‘Yoga is training this entire stress circuit at two levels. First, every time we are ‘holding’ a posture, staying very still to concentrate or trying to balance, our logical brain is being activated.’
Bending forwards and concentrating at the same time triggers both the logical brain and the relaxation signal; whilst bending backwards and contracting a muscle is more challenging, but practiced regularly will also strengthen the logical brain over time.
After a series of yoga postures, the logical brain has had a ‘workout’, which over time will result in a rewiring of the nerve connections within the logical brain, resulting in a number of benefits”
‘You may find it easier to channel your thoughts in the direction you want and not ‘dwell’ on negative thoughts or experiences. This is partly why yoga seems to have a positive effect on depression and anxiety, where sufferers have a tendency to dwell on negative life events.’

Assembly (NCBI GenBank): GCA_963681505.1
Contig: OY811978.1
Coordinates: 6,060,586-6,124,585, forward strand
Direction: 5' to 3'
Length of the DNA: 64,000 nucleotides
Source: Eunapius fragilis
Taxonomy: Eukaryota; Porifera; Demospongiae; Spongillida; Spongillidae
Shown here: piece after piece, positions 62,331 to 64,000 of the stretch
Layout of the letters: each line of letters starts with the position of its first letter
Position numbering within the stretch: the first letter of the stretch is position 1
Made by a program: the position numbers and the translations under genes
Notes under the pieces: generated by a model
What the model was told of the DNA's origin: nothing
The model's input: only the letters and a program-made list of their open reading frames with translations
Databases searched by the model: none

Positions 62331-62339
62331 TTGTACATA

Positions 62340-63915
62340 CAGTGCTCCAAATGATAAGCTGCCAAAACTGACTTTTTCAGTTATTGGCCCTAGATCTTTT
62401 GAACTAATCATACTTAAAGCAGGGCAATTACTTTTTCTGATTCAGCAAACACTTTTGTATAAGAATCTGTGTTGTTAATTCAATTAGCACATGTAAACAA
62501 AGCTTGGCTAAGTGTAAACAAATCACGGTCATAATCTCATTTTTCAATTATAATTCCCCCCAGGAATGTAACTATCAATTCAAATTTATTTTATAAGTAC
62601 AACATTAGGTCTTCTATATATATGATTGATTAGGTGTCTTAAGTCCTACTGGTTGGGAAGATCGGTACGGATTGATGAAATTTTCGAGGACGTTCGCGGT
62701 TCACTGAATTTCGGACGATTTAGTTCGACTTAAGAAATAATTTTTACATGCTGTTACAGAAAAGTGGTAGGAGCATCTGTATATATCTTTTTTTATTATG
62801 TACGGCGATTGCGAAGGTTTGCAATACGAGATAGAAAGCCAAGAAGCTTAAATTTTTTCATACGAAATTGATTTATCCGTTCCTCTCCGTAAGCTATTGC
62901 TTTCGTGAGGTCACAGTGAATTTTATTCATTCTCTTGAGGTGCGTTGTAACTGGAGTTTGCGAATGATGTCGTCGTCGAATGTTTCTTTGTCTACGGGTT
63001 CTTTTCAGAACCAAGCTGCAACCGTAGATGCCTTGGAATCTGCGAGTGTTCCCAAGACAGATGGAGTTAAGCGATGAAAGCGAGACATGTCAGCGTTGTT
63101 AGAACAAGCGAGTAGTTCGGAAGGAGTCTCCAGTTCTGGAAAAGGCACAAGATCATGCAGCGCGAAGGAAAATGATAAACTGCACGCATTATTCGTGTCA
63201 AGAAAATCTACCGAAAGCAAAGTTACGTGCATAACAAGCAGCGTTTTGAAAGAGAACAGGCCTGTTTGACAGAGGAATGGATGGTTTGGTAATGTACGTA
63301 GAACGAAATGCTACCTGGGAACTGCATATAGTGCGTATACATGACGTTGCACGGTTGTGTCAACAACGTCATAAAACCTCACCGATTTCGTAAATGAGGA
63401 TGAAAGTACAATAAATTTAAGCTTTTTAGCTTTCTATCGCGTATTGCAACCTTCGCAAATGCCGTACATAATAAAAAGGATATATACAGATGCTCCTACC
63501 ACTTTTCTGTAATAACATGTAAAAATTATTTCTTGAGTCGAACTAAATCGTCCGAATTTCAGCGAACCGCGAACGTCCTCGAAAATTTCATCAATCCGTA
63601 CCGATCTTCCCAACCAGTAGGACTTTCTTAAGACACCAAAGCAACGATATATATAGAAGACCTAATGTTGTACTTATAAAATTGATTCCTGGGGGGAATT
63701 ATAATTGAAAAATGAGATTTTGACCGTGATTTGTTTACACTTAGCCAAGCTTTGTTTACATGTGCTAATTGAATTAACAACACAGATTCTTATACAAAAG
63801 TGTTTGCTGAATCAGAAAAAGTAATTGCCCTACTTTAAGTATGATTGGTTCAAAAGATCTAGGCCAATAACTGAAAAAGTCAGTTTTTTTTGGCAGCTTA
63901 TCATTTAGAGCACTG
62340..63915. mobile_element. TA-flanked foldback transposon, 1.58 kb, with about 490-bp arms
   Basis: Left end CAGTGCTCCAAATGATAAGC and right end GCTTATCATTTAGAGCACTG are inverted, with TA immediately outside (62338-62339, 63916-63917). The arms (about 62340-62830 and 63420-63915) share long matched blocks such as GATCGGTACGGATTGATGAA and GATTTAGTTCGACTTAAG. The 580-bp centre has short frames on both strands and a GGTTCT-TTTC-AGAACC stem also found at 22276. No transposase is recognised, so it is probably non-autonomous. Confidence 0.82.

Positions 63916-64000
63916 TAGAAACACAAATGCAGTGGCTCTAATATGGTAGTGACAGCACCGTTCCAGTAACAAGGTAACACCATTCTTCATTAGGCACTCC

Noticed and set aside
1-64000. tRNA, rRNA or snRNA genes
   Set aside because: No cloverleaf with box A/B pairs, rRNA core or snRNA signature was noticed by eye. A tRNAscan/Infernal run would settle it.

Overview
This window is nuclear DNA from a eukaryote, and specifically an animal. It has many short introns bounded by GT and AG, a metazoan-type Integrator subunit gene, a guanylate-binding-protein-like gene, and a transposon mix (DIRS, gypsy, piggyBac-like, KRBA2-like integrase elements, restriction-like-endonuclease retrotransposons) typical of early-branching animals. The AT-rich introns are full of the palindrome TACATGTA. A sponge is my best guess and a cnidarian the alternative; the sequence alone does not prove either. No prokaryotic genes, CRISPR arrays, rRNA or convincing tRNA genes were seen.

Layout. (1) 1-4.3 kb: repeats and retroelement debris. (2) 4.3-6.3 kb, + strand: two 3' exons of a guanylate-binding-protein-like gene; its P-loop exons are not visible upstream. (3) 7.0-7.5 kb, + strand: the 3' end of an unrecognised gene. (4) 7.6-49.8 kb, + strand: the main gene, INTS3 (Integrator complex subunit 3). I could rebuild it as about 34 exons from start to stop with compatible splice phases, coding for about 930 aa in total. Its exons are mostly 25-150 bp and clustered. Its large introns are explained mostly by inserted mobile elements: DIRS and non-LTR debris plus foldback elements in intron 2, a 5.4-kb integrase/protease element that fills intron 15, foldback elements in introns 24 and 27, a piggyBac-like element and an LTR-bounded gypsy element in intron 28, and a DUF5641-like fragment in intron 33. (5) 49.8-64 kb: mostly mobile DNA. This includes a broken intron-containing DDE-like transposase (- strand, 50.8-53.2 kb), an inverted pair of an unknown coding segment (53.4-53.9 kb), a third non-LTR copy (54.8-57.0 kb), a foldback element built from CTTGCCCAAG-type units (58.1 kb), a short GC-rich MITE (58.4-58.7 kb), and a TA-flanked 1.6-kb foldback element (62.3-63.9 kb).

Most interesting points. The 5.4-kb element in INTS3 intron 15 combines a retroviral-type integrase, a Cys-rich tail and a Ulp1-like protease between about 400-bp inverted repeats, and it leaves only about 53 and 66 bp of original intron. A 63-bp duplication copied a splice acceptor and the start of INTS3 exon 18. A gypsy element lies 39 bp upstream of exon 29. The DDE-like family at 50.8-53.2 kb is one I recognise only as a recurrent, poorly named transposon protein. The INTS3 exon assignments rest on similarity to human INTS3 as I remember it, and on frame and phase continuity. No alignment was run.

So there you have it. As a practice, Yoga is still less popular with men, although interestingly, though women account for the largest number of yoga participants, the biggest growth across any age and gender segment has been among men aged 25 to 34: one in 10 now do yoga, a more than threefold increase compared with 2008.
You can read Dr Storoni’s full article here
Like with all aspects of health and wellbeing, yoga practice is just one tool in a stress management toolkit. It works well for many people, and there’s the science to prove it. However, it’s not for everyone and to help you create your own stress management toolkit, I’ve created a single sheet containing 28 Stress Reduction Techniques.